Zacchaeus welcomed Jesus into his home, as others grumbled about Jesus’ associating himself with a sinner (vv. 6-7).  In their eyes, to stay in a sinner’s home was to share in the sinner’s sinfulness.  Zacchaeus’ statement in verse eight seems to be a response to the criticisms.  He wanted people to know that Jesus was not staying with a sinner.  He vows to give half of his possessions to the poor and to pay anyone he may have defrauded a fourfold restitution.  This was more than the law required.  The law required only restitution plus a fifth (or 20%) more (Lev. 6:1-7).  A public announcement of intent such as Zacchaeus made was considered an adequate sign of repentance. 

            As we see in verse nine, Jesus took Zacchaeus’ announcement that way: “Today salvation has come to this house, because he too is a son of Abraham.  “Son of Abraham” is not to be taken here as an ethic reference, for Zacchaeus was a Jew, but in a spiritual sense.  Jesus was restoring Zacchaeus, who probably had been excommunicated from his synagogue, as a Jew in good religious standing.  Zacchaeus also believed in Jesus, and thus we safely can say that he was saved from sin and death.  The account ends with a pronouncement by Jesus that “the Son of Man came to seek out and save the lost.”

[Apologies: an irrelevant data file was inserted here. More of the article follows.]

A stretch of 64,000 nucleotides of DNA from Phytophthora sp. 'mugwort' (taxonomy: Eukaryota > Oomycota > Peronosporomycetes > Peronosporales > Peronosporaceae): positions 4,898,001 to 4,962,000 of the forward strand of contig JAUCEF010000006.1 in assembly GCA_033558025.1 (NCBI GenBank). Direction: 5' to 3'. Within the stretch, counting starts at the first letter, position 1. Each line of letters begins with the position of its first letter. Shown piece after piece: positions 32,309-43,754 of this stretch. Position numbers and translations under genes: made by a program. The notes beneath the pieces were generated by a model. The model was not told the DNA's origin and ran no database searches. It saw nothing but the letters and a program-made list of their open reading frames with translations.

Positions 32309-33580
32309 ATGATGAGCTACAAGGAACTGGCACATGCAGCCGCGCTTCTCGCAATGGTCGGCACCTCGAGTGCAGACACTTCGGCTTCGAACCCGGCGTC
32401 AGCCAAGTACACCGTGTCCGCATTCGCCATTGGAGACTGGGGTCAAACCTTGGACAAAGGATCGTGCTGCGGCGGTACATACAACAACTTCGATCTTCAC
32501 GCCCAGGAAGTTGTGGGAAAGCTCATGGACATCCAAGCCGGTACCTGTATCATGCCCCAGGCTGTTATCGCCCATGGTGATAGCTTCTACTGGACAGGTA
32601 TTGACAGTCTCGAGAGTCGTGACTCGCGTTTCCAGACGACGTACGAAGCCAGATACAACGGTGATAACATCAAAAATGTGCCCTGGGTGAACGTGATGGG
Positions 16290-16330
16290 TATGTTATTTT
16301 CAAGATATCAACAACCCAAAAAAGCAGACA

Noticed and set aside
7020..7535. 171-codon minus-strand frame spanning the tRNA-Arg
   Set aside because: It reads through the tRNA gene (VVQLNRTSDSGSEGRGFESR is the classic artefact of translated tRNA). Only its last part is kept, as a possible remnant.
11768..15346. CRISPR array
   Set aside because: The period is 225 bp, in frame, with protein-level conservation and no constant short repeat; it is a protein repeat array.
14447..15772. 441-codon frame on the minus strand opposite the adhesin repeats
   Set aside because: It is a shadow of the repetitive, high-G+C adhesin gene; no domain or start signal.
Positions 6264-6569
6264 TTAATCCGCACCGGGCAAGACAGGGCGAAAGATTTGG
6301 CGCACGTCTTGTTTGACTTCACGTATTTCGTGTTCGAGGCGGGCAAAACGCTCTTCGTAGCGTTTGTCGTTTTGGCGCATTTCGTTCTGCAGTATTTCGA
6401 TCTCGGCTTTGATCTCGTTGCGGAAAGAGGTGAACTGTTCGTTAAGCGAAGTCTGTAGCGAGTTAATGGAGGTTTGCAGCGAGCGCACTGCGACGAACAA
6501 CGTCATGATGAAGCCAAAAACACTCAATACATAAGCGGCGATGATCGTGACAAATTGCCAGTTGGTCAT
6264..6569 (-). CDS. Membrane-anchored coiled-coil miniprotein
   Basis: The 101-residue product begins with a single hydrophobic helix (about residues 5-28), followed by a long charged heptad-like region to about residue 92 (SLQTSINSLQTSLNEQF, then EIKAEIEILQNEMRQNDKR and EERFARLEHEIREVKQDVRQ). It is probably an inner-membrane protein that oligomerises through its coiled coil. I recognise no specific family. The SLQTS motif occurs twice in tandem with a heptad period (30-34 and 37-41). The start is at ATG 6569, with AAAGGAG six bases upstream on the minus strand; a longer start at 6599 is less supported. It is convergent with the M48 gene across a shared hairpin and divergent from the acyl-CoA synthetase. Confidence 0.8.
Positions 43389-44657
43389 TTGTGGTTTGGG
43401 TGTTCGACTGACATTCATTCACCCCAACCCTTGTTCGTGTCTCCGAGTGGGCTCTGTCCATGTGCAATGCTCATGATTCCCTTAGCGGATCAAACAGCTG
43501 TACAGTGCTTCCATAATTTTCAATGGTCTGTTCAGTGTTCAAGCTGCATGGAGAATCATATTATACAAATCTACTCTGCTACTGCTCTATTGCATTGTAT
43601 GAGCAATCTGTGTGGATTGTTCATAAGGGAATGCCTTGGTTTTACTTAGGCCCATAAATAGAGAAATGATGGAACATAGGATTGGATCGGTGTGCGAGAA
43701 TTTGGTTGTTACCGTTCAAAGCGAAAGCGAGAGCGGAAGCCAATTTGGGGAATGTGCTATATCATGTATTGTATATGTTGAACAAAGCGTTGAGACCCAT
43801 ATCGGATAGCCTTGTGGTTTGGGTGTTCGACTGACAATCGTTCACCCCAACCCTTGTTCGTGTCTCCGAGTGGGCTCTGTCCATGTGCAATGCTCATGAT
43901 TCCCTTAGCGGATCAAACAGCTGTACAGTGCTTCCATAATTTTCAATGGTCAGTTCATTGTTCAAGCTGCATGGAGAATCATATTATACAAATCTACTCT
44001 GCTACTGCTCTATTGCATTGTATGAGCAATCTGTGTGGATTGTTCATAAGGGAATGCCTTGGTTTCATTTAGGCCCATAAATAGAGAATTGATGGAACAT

The larger section ends in 19:11-27 with Jesus telling the same people he was speaking with at the end of the Zacchaeus story the Parable of the Ten Pounds.  In verse 11 we are told once again that Jesus was near Jerusalem, his destination in Luke’s Gospel since 9:51. 

            This parable has more than one level of meaning.  At one level it is about stewardship.  It is about people who were made stewards of a certain amount of money and what they did with the money.  At another level the parable is an allegory about Jesus.  The nobleman who goes to a distant country to get royal power symbolizes Jesus’ departure after his resurrection and his expected return. 

            Some scholars assume that the Parable of the Talents in Mt. 25:14-30 is a parallel to this parable in Luke, and they go to great lengths to explain the differences between the two accounts.  But the differences are so great that it is better to conclude that the two parables are not parallel.